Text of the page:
Sunday, March 1, 2009

What’s the worst interview you ever had?

A colleague of mine told me about an absolutely terrible interview he had a few years back, where the recruiter treated him with almost contempt, not even bothering with the normal niceties about the company, the position or future prospects etc.
As I outline in Making a Difference, one of the big secrets to success in business is to surround yourself with the best team possible and to ensure that you manage the team in such a way as to keep it performing to its absolute potential. But the first question is how can you be sure of recruiting the best? In the book I outline a number of tricks and tips, but I now want to study the subject in much more depth, to form the research for my next book. To that end I am looking for true life stories of the worst interviews ever!
So if you have a terrible interview story please let me know. You can either post it in this blog or, if you want to keep it confidential, you can send me an e-mail via info@makingadifference.be and someone from the team will contact you to find the best way to capture your experience in detail.
Looking forward to receiving your experiences,
Harley

4 comments:

Peter said...

Hi Harley,

My carreer has been a bit creative and obviously, this reflects in my CV. I get some interesting reactions sometimes, but since you specifically asked for the worst interview stories, I'll tell you that one.

One day, I entered a company for a job interview and got a friendly reception by somebody from the team, who introduced me to the company activities and so on. He also said his boss would join in a bit later. Indeed, 45 minutes later, in comes this person who shakes my hand and introduces himself. He didn't know my name and while his colleague tried to continue his explanation, he interrupted saying he hadn't had the time to actually read through my job application.

That gave me and the friendly employee a few minutes to continue our interesting conversation. But it wasn't long before we were interrupted by the manager again. He found out from my CV that I had quit my job at a certain point to start a new academic study and he violently objected. He told me he couldn't for the world understand why the youth of today (I was 35 at the time, mind you) would just run off from perfectly good jobs for weeks or months to do things that are absolutely irrelevant to their further carreer. He urged me to explain what my study would bring me to my carreer.

Reflecting on this interview, of course the manager had a point, because my academic study wasn't really in the same field as my carreer had been until then. But his attitude, both towards me and his colleague as well as his lack of openness about alternative approaches to carreer building, disturbed me so much that I removed the company from the list of interesting employers.

Harley Lovegrove said...

Thanks for your comment and for sharing your story Peter. Indeed not everything we do in our life is necessarily logical and linked to our careers. The question for an employer is whether or not you will meet their needs and obviously reliability can be important. I imagine that you found another job and since then have been gainfully employed? Regards,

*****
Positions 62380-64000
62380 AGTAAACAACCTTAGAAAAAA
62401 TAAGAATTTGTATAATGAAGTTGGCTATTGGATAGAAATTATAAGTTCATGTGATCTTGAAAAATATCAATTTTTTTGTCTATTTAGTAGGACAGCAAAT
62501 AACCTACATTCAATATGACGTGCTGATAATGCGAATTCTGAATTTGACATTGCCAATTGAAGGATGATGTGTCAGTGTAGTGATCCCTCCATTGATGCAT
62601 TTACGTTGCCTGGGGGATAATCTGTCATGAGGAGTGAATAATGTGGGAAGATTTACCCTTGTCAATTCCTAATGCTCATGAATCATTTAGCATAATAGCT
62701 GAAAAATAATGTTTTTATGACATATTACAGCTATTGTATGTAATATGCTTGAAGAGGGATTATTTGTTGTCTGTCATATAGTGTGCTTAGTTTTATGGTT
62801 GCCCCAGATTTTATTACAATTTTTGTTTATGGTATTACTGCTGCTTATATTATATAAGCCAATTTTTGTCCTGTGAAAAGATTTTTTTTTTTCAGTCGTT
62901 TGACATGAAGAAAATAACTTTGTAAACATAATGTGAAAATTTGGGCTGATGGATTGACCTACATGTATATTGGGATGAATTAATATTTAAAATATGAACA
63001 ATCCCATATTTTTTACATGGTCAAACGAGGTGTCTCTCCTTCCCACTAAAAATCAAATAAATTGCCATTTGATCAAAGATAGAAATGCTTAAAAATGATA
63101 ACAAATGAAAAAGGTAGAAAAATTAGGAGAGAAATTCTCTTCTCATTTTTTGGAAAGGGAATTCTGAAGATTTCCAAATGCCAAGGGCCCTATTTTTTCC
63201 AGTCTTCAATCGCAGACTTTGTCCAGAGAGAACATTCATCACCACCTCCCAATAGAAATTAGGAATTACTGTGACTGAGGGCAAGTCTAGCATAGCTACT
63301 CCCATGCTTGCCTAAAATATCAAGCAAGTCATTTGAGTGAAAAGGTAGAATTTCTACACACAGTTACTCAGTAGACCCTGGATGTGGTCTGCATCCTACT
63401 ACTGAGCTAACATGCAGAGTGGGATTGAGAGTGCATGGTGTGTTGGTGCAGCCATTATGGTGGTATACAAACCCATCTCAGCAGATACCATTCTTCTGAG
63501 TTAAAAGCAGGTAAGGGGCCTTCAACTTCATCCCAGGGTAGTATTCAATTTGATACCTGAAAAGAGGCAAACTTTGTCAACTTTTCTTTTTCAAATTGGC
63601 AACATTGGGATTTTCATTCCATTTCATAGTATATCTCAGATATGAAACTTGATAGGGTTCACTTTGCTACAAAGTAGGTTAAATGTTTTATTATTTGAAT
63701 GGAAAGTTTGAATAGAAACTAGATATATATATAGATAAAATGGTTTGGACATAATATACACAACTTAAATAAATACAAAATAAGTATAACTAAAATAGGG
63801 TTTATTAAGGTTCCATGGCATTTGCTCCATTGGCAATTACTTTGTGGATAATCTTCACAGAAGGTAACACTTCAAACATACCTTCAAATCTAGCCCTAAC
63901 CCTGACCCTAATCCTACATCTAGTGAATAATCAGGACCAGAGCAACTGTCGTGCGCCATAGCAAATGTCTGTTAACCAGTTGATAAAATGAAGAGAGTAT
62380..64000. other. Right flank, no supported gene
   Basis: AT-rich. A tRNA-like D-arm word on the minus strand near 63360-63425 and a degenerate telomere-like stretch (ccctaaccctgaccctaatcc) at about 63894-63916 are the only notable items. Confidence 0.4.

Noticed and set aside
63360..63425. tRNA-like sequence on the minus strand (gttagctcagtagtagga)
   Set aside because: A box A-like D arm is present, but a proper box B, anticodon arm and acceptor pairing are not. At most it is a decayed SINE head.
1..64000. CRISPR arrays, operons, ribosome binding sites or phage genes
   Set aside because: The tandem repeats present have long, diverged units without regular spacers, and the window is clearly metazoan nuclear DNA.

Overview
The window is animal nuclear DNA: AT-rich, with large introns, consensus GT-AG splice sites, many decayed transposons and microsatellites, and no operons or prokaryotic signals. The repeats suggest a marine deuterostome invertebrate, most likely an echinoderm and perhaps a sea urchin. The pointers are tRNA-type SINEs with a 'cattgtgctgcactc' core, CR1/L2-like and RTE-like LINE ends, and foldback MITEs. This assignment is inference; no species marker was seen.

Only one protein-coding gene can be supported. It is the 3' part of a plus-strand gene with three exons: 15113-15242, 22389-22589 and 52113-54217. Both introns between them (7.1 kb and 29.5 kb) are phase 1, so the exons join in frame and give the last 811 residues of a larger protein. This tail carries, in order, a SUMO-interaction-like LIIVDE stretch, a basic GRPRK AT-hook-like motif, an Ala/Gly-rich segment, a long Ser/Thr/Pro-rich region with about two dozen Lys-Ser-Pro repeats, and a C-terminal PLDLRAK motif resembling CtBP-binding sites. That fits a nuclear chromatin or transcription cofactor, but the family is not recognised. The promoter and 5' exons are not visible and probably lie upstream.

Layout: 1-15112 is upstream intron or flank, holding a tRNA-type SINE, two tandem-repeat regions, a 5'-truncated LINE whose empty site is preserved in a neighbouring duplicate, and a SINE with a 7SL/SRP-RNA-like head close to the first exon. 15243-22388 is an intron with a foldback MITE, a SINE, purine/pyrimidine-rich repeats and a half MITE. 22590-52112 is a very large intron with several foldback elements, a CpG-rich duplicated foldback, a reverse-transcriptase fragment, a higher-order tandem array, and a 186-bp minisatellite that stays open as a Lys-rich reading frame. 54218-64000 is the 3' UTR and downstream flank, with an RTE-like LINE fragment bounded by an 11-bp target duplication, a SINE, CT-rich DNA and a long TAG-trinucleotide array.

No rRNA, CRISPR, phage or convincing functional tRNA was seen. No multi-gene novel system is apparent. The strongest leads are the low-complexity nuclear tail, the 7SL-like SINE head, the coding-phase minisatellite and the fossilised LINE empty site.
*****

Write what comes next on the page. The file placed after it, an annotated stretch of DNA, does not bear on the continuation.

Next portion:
Harley

SNCo said...

Dear Harley,
I am not an Recruitment-specialist, but to my opinion, the objective of job interviews, is about finding the right person for the job in terms of experience, knowledge, to the job done. But you also need 'the click', the (emotional) connection between interviewer and interviewee. I consider myself a passionate marketeer. Recently, I was interviewed by a general manager for a job as a marketing manager of a beverage company, who was only interested in my technical marketing skills (and communication skills). As I need 'passion for the brand' for optimal performance, I wanted to know more about the history of the company's flag-ship brand. What struck me: I was told where the factories in Europe are, but he couldn't tell we what the core values (5!) of the brand were. We were on totally different levels... Fortunately, another opportunity came up (though I was invited for a 2nd round), so I decided to quit the process. I wonder whether I would have been able to perform well in this environment, without 'a click' with my line manager.
Sofie

Harley Lovegrove said...

Dear Sofie,

It is amazing how many employers forget that an interview is bidirectional, i.e. you are investing your time, at your expense to see if their opportunity might fit into your career plan - as well as they looking to see if you might be the right fit for them.

As you know I am strong believer in Vision, a company without vision is like a ship without a rudder - no one can be inspired to work in an environment where the corporate plans and ambitions can not be converted into a language that the employees can understand and be inspired by.

In your case, it is just possible that the interviewer was a bit struck by your question - an could not think quick enough on his feet, maybe he had never thought about the value statements of beverages! He may have been more of a sales person - who thinks interms of Targets and comissions - and probably only knows about unique selling points. Maybe there was an opportunity in that company to build a complete marketing strategy and to point the company on a much stronger path?

However, we only have a couple of hours to base our important career decisons on - so I guess your instincts told you to make the right choice.

Harley